This bridge is a rare example of a double-deck railroad bridge, with each deck designed to serve railroad traffic. It was, like many railroad bridges in the period, constructed right around the older, smaller truss spans of the previous railroad bridge, which were removed after the new (existing) truss spans were completed. This process minimized closure for trains. This bridge became one of several truss bridges in Kansas City to recieve one of the most unusual alterations ever encountered in bridge history. In order to provide for potential flood events, this alteration was to add a lift system that made it possible to raise the truss spans by 10.5 feet during floods. It is assumed that this system was added after the 1951 flood as a screw jack system, but in 1963 a hydraulic jack system was installed.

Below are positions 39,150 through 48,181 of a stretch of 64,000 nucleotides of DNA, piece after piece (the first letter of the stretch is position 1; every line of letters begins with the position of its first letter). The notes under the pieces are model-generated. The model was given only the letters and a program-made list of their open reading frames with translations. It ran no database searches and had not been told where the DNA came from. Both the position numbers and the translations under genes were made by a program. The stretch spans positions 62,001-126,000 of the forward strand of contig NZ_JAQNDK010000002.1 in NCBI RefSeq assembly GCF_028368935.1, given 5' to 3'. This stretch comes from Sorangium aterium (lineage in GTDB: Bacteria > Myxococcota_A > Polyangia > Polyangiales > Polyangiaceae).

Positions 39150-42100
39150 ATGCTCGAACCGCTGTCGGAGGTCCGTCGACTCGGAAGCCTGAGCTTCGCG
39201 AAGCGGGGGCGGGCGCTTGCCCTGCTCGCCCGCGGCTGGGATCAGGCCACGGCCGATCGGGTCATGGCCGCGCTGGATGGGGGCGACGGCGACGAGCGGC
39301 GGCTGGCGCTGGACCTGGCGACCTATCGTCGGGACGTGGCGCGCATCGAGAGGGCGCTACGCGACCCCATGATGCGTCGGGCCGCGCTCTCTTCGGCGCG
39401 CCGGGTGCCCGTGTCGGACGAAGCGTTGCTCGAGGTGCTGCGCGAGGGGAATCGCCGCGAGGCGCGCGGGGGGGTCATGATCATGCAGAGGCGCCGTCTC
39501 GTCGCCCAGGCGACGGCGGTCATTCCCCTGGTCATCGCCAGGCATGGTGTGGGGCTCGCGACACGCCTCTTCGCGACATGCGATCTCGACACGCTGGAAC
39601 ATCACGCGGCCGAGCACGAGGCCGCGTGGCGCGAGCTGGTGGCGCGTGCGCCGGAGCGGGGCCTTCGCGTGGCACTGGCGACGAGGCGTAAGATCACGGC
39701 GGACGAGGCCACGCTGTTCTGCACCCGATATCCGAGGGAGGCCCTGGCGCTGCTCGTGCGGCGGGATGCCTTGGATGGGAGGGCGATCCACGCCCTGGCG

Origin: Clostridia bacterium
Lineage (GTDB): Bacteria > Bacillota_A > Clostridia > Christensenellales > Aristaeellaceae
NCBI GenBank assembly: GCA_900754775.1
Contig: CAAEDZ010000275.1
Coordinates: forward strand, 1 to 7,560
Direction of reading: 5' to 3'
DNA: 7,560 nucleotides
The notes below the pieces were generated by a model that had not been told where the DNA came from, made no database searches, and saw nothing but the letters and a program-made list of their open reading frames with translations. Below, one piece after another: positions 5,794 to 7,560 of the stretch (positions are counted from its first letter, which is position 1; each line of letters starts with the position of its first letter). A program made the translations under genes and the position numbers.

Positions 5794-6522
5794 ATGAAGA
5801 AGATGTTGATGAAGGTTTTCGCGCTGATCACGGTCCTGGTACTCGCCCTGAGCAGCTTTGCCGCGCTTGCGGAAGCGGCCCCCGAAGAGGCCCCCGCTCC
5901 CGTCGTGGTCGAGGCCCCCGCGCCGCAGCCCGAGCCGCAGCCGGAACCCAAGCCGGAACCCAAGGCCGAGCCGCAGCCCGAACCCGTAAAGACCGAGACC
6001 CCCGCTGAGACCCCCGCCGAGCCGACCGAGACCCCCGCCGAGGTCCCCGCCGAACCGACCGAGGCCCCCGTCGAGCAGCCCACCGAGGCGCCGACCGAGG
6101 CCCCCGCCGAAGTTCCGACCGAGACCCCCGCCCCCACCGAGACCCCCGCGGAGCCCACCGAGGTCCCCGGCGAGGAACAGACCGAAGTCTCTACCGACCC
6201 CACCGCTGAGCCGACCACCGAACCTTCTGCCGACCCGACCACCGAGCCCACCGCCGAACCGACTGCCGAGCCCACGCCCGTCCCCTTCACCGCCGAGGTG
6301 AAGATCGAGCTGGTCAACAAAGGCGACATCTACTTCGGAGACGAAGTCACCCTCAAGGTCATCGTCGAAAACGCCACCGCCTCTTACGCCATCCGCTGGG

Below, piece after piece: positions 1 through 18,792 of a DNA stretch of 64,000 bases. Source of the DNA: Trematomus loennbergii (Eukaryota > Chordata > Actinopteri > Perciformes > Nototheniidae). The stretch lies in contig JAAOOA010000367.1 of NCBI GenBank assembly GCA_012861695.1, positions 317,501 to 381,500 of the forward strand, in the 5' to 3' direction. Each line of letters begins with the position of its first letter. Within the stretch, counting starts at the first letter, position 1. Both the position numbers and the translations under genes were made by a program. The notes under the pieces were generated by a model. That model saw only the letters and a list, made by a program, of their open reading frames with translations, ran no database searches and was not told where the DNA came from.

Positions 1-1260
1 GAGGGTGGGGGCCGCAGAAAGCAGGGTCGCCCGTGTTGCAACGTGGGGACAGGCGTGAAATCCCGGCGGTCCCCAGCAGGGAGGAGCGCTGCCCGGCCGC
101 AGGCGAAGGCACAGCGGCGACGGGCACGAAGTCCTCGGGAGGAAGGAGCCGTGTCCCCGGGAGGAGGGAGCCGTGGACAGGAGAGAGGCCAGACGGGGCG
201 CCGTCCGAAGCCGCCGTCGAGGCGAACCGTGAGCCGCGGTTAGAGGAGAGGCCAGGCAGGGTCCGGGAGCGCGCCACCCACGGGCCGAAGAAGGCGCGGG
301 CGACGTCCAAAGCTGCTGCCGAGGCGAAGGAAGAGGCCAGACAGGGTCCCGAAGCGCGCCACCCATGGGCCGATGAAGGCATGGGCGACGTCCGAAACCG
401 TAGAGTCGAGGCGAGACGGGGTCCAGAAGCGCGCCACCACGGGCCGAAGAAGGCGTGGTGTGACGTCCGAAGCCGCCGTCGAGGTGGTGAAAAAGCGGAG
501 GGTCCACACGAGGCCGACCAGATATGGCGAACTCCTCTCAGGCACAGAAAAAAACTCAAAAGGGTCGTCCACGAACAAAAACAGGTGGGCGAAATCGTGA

In addition to the large truss spans over the Kansas River, this bridge has an extremely long and sprawling approach system. One of the legs of this approach system north of the main spans includes some additional smaller through truss spans over a railroad yard. Photos of these spans are shown below and more photos are in the photo gallery.
Above: Historical photo showing bridge construction. The previous bridge can be seen still standing within the new construction.
Above: Historical 1963 article about adding the lift system.
This bridge is tagged with the following special condition(s): Double-Deck
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